Getting African Youths Involved In Agriculture -Daniel

Filed under: Agriculture |


1. The youth must get their hands dirty

I think the young people in this modern times have the greatest opportunity to contribute to the sustenance of family farms. There are challenges but I believe these challenges present opportunities at the same time. Family farms have been the backbone of global food security and we can not afford to see it decline. As we lament over failed government policies and ask our leaders to do more, we must also take the bull by the horn and reignite our entrepreneurial spirits. We must be innovative and not be daunted by the challenges involved such as perceived difficulties of getting land to farm.

2. Building local capacity for effective ICT delivery and strengthen youth engagement in family farming
Other people have talked about the importance of knowledge sharing among actors of ICT4Agric. I will add that the youth of today has a great opportunity to bridge the information gap between new technologies and older family farmers. I reiterate the fact the sustainability and effectiveness of ICT delivery to support family farming requires strong downstream technical backstopping. This can be done by training young people in a profitable business model for them to become community ICT experts providing critical support for older people engage in family farming. ICT platform owners must adopt this model to ensure continued engagement of youth in family farming whilst generating substantial incomes

3. Using ICT to support traditional extension delivery

The potential of ICT to be used in e-extension service to bridge the gap of extension officer to farmer ratio has not been  fully exploited . ICT providers must focus on using the various ICT tools to bring research findings and farm innovations from the research institutions to family farms owners. Here too, the youth can play useful role by interpreting the messages to the farmers and helping them to adopt the innovations.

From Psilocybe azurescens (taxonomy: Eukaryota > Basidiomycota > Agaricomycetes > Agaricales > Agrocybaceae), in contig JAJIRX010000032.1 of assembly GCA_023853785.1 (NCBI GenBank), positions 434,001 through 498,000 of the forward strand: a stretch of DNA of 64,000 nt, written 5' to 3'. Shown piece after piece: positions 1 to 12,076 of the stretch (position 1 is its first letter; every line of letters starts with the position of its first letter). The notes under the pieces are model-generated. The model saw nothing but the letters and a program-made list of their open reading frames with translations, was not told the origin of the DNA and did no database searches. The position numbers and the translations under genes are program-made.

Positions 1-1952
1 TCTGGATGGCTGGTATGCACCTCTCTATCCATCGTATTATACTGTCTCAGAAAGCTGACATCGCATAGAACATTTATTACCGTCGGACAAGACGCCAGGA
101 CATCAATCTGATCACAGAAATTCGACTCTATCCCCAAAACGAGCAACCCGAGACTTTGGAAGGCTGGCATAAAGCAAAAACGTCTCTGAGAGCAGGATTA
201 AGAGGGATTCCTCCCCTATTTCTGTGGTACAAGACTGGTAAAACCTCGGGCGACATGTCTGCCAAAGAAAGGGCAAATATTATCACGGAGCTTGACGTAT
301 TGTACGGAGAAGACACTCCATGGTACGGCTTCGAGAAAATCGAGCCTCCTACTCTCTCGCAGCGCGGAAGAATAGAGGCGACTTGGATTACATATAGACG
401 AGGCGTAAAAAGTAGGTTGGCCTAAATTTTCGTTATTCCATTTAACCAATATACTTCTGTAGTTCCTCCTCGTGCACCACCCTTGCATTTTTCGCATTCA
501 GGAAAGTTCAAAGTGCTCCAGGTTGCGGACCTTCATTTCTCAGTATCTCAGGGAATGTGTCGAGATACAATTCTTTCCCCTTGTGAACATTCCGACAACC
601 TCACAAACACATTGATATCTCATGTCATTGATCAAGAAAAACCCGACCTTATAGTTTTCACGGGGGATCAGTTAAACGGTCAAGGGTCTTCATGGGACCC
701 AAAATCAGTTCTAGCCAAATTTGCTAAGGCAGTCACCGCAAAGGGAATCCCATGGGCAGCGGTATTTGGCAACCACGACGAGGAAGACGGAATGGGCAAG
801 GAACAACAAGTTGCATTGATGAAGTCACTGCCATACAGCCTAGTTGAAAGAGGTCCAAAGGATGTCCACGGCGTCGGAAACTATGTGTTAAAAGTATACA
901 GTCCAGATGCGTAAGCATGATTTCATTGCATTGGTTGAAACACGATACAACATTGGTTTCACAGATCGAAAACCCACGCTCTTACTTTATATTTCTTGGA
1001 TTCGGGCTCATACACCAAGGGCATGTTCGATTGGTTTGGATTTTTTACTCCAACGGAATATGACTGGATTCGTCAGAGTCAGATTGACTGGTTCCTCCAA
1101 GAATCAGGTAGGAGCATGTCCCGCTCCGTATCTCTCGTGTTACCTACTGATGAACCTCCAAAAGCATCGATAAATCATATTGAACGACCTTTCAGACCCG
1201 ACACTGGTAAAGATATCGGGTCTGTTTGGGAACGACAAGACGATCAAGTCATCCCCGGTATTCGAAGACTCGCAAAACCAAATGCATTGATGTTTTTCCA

4. Public Private Partnerships

A number ICT service providers have not been able to scale to multiple countries and to significant number of users; and are hugely driven by donor funds. The inability of platform owners to post positive net returns has been a major disincentive to attract private financing needed to reach significant scale and guarantee sustainable businesses.
Both financial sustainability and scalability can be addressed by effective public-private partnerships where the public sector funds are used to support platform owners to test new markets and extend the services to currently undeserved communities through agri-businesses. Public funds could be used to buy down the risks of these agribusinesses to enable them to see results until they are ready to absorb the cost.

Also, a review of ICT tools available for family farming show that about 70% of developed ICT tools are used for commodity marketing at the expense of other value chain activities such as post-harvest management. Public institutions must support the development of tools that supports other activities as product handling, supply chain management and warehousing.

I believe the adoption of these recommendations will continue to spur growth in family farming and attract more young people in agriculture.